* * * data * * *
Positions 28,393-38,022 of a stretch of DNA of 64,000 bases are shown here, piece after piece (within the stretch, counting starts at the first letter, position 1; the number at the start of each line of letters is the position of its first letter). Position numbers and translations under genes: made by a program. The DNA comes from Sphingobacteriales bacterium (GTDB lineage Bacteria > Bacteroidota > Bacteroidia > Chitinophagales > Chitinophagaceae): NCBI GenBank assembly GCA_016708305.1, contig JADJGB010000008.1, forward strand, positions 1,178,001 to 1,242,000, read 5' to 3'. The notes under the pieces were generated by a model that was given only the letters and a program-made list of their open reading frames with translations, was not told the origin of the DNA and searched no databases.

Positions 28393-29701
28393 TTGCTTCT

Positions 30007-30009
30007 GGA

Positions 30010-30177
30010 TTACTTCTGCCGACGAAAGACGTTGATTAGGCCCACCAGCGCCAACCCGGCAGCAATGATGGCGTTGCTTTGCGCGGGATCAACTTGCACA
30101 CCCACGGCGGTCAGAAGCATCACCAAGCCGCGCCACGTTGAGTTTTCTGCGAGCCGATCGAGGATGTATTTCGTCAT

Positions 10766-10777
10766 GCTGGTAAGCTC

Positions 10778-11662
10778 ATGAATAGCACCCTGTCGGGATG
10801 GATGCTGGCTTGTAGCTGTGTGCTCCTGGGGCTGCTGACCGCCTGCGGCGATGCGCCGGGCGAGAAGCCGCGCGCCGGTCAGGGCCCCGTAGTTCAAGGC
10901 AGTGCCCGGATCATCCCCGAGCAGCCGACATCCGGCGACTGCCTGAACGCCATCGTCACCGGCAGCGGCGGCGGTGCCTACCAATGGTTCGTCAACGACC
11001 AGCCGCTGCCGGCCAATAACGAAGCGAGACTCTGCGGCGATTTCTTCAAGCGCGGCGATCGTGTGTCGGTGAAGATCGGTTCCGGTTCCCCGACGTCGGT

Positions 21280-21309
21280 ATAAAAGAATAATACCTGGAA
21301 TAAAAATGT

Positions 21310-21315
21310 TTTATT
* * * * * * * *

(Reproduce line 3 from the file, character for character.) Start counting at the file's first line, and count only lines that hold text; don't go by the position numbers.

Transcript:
28393 TTGCTTCT